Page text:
and light dwells with him.
23 I thank and praise you, God of my ancestors:
    You have given me wisdom and power,
you have made known to me what we asked of you,
    you have made known to us the dream of the king.”

Daniel 2:17-23, NIV

I think again on the quote, “Under pressure, you don’t rise to the occasion, you sink to the level of your training.” Finding himself a captive of sorts, enlisted, and facing great stresses, I see the level of Daniel’s training–a foundation of solid boundaries, discipline, faith, and humility.

Lord, these days I find myself leaning more and more into you. I’m thankful for a reading today that highlights your presence and provision. And I’m also grateful for a reminder of my own personal responsibility to stick to boundaries and maintain a focus.

Courtney (66books365)

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Ezekiel 44-47

‘When the people of the land come before the LORD at the appointed feasts, whoever enters by the north gate to worship is to go out the south gate; and whoever enters by the south gate is to go out the north gate. No one is to return through the gate by which he entered, but each is to go out the opposite gate. 10 The prince is to be among them, going in when they go in and going out when they go out.

13 ” ‘Every day you are to provide a year-old lamb without defect for a burnt offering to the LORD; morning by morning you shall provide it. 14 You are also to provide with it morning by morning a grain offering, consisting of a sixth of an ephah with a third of a hin of oil to moisten the flour. The presenting of this grain offering to the LORD is a lasting ordinance. 15 So the lamb and the grain offering and the oil shall be provided morning by morning for a regular burnt offering. Ezekiel 46:9-10, 13-15 (NIV)

Most of these 3 chapters are about Ezekiel being instructed on how to divide up the land for the 12 tribes of Israel, but I couldn’t help but be struck by these two simple verses and their symbolism. They have so much application if we look beyond their literal meaning.

The first set of verses just struck me in that this is something we should use today. No matter how we enter the house of the Lord (church) today, we should never come out the same as we went in. The Lord’s word and praising Him at church should change us, and we we should never leave the same way we came in. We should be changed. I really take the leaving by a different gate this way.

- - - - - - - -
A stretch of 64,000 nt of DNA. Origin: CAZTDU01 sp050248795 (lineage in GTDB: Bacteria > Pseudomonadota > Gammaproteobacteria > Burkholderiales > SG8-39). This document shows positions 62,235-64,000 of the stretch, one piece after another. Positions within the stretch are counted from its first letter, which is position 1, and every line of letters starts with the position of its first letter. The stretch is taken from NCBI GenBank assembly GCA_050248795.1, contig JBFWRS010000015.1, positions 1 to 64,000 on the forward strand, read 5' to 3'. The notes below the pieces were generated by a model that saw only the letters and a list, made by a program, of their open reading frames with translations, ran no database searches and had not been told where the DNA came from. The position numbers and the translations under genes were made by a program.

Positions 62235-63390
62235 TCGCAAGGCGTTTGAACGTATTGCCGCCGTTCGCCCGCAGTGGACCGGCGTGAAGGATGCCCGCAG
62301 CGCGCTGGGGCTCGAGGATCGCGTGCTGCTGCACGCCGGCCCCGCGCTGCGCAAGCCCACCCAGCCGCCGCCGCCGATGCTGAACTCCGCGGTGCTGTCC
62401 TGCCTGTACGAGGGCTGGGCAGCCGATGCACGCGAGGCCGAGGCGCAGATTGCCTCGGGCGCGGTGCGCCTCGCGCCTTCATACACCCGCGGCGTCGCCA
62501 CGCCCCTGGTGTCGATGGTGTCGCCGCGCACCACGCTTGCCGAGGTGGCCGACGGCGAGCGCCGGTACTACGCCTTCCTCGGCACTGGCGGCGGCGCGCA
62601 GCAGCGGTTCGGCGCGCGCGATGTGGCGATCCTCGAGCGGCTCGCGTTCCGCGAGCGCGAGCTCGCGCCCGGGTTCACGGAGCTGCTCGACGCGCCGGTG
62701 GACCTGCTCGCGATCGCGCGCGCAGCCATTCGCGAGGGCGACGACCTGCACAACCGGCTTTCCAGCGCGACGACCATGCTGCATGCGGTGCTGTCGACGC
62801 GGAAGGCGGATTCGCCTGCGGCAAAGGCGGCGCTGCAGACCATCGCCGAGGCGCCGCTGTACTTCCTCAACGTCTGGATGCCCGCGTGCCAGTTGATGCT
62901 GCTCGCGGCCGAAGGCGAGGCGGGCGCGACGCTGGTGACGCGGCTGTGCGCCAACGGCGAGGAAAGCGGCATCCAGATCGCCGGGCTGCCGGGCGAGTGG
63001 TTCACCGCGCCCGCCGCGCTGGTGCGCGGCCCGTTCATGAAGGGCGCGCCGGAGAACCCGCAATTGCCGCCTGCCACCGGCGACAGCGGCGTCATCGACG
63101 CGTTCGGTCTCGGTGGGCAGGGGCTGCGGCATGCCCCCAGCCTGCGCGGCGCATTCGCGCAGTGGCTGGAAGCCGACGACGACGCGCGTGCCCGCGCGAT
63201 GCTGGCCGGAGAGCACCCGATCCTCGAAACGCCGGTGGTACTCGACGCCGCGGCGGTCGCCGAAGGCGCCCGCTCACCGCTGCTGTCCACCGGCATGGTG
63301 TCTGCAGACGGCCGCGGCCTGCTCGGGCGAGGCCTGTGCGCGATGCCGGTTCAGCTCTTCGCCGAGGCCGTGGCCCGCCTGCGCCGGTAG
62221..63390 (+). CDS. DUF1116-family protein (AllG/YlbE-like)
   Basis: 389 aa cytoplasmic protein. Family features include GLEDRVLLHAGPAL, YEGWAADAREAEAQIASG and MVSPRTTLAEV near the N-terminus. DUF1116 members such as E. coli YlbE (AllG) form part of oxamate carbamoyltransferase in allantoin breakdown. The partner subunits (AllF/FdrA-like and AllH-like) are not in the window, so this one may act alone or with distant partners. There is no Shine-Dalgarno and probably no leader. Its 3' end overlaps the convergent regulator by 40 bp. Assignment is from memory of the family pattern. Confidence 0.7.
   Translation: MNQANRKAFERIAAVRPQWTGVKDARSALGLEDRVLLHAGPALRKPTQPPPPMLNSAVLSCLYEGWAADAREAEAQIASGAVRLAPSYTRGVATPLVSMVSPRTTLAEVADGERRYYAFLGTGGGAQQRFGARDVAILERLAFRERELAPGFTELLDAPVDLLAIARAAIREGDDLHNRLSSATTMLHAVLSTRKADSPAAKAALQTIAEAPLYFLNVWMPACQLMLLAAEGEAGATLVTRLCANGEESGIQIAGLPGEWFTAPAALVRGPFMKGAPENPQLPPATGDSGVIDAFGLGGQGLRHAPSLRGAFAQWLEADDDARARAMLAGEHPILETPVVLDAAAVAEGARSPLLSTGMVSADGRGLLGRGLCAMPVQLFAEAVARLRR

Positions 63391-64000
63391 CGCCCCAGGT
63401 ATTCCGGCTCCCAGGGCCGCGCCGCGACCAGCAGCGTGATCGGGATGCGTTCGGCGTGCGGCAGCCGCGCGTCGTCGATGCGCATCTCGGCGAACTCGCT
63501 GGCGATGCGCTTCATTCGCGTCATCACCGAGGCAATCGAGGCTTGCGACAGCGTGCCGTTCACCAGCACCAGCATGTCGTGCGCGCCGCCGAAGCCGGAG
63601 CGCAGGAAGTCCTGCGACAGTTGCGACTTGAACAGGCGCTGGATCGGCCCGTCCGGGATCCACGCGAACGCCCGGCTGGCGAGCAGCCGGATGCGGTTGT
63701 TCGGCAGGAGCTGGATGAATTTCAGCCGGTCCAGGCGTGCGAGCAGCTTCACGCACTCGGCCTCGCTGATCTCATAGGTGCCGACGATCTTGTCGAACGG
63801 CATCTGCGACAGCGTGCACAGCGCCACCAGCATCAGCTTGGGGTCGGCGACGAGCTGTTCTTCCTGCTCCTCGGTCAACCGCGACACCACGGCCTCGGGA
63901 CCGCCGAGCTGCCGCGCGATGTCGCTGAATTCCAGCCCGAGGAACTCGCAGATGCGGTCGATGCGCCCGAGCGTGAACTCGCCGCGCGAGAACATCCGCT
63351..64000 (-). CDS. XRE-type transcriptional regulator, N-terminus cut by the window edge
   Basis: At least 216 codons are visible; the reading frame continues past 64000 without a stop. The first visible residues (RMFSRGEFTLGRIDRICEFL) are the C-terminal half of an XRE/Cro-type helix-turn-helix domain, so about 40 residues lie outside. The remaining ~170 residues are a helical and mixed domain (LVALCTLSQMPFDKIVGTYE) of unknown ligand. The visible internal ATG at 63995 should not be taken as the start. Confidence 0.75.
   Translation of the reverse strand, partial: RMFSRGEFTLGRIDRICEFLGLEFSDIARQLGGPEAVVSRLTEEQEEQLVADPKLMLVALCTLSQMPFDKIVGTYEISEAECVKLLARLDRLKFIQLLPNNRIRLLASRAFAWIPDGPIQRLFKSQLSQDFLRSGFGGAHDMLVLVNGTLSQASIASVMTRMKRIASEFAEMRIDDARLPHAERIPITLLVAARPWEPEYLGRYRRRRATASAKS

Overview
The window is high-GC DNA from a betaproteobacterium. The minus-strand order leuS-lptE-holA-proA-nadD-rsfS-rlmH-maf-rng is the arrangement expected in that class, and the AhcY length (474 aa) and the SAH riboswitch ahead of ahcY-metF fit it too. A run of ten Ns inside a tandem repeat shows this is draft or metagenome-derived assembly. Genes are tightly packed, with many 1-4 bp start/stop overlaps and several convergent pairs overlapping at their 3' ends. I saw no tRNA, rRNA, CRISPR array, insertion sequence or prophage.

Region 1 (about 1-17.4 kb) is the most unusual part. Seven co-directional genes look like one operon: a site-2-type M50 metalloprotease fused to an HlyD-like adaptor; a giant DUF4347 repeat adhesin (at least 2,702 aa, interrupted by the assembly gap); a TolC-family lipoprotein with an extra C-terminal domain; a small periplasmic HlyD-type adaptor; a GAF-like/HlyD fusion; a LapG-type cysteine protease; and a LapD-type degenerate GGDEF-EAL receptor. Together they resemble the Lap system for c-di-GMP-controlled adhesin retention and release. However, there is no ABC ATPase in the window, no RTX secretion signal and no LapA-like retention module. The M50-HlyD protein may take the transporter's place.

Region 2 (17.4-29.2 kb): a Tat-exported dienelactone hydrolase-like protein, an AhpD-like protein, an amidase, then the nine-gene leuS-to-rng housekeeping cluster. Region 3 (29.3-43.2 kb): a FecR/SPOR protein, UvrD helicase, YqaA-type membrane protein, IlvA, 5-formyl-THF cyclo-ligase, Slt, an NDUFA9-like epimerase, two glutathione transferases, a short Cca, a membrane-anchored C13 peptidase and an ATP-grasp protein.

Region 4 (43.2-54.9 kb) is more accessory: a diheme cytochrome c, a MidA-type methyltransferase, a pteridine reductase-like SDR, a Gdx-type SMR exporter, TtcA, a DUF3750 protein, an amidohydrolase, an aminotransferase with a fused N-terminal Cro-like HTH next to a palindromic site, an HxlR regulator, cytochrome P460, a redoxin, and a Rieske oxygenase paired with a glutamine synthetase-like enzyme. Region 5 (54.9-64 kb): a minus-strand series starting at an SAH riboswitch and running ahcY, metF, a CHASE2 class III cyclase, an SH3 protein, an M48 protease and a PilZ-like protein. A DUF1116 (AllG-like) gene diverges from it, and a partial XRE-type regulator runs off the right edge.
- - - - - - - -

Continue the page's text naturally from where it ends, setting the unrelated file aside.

The second set of verses strike me in that every single day, we need to give God our very best, not our leftovers. Do we give God the unblemished lamb and our best grain? Or, do we give God just what we have left?  He gave us His best – Jesus Christ. How can we not give him our very best, whatever it is that he needs, every single day?

It is amazing to me how something can just jump off the page like this – even in an Old Testament verse like this one that has different original intentions. God can speak to us in so many different ways and have us apply a verse intended for another audience and purpose to our daily lives in the 21st century. He truly is amazing.

Lord God, please let me give you my best each and every day. Let every time that I approach you change me forever. Let me give you my very best, and not my leftovers. It is so easy to be distracted by this world and forget the sacrifice that your Son, Jesus, made for us. He atoned for all of our sins and shortcomings, and because of that, we need to give you our very best every single day. Let us never enter your house and not be changed either.

In the mighty name of Jesus I pray, Amen.

Jim (jtgavigan)

From the archives. Originally published September 14, 2009.